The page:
LITTLE: Not a Dichotomy-Based Negation Operator, but a Trivalence-Based Polar Opposition Operator
Linmin Zhang and Jia Ling
590-598 (complete paper
or proceedings contents
This paper focuses on the semantics of natural language polar opposition in using scalar adjectives. Based on the interpretation of (i) neither many nor few and (ii) less tall than, this paper argues against the traditional view that polar opposition is equivalent to dichotomy-based set-theoretic negation (i.e., a distinction between a set and its complement). Instead, this paper proposes that polar opposition should be analyzed as a scale-based trivalent distinction, i.e., a distinction among a positive value on a scale, its negative inverse, and the neutral value between them. This paper also emphasizes that this neutral value on a scale is not an 'extension gap,' but rather the intersection of two 'negative extensions.' The formalism of the analysis is implemented with interval arithmetic. Moreover, by analyzing the direction of inequality in comparatives as the polarity of differentials, the paper further provides a unified account for the use of little and few in both absolute constructions and comparatives.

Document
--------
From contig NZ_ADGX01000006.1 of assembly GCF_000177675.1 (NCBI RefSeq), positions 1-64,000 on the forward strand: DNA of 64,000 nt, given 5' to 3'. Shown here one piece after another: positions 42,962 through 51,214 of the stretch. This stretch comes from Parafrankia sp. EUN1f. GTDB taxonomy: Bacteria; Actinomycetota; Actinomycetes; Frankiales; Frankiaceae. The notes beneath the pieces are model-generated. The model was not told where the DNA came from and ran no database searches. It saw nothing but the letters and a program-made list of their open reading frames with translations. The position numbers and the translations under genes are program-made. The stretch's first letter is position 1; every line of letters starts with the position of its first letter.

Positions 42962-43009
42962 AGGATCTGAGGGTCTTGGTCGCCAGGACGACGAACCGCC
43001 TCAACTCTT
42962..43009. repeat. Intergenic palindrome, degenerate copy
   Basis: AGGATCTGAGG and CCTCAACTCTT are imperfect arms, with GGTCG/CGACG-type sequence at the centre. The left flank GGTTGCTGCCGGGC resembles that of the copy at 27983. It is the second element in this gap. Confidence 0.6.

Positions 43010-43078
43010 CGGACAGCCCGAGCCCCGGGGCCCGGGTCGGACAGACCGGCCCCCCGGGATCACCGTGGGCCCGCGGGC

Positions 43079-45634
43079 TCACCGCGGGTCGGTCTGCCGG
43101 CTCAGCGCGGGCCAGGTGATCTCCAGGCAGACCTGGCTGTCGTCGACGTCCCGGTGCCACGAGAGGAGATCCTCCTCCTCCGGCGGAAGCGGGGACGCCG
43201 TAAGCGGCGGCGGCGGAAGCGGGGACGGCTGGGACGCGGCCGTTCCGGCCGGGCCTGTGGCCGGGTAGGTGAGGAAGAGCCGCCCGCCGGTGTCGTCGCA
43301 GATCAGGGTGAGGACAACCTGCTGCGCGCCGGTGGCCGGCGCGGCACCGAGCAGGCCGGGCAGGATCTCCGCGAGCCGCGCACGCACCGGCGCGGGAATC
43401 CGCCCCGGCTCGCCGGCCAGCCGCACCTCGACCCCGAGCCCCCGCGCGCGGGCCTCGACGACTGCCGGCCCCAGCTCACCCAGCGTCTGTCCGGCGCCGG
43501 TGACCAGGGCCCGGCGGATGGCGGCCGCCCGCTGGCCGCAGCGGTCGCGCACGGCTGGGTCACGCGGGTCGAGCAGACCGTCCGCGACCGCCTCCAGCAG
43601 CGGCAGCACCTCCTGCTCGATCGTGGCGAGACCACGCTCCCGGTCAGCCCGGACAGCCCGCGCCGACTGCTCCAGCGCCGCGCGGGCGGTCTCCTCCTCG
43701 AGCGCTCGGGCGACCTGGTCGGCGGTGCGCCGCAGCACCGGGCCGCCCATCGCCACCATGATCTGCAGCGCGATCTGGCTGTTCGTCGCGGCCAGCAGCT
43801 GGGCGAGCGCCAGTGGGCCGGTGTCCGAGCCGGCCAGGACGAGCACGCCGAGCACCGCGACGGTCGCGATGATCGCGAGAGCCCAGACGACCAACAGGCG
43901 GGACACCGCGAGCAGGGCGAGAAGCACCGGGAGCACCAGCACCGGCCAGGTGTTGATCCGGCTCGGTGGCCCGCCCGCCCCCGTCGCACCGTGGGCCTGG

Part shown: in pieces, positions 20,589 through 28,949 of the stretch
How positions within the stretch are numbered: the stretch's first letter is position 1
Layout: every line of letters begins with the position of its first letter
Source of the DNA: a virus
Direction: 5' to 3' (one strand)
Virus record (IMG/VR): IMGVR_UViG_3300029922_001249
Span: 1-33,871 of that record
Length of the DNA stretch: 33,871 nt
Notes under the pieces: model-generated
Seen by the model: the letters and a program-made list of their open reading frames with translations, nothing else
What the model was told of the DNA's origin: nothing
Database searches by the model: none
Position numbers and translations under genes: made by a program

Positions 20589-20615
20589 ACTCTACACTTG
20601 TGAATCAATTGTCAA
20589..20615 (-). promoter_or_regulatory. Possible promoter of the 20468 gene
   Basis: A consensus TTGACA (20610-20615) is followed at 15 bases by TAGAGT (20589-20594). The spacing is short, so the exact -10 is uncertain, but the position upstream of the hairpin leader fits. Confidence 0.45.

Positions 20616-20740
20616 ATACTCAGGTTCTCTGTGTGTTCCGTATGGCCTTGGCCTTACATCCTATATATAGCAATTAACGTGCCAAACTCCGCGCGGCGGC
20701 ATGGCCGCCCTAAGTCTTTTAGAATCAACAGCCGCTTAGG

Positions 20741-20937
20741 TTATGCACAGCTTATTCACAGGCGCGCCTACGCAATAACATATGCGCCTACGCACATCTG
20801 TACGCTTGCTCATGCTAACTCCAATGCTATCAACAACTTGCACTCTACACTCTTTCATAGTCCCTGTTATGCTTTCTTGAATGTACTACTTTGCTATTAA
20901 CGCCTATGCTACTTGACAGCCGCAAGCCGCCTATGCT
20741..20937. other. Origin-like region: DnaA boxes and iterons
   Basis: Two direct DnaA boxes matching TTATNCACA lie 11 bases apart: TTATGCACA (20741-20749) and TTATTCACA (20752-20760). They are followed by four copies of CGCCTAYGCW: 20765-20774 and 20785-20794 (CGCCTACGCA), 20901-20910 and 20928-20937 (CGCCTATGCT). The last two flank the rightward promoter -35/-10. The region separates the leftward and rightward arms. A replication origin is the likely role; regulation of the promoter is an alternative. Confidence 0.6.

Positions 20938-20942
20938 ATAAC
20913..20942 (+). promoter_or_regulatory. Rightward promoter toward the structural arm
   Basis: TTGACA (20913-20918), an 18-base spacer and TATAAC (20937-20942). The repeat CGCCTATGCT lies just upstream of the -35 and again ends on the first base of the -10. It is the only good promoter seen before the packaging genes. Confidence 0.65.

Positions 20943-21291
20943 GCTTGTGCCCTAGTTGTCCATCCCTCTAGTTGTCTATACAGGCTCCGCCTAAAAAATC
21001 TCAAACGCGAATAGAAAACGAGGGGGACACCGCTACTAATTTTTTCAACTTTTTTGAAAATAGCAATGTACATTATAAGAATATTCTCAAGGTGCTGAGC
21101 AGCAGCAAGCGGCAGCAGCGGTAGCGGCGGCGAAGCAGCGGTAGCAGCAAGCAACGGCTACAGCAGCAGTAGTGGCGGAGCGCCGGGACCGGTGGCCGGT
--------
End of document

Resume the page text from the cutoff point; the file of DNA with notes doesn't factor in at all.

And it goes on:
Proceedings of the 34th West Coast Conference on Formal Linguistics
edited by Aaron Kaplan, Abby Kaplan, Miranda K. McCarvel, and Edward J. Rubin
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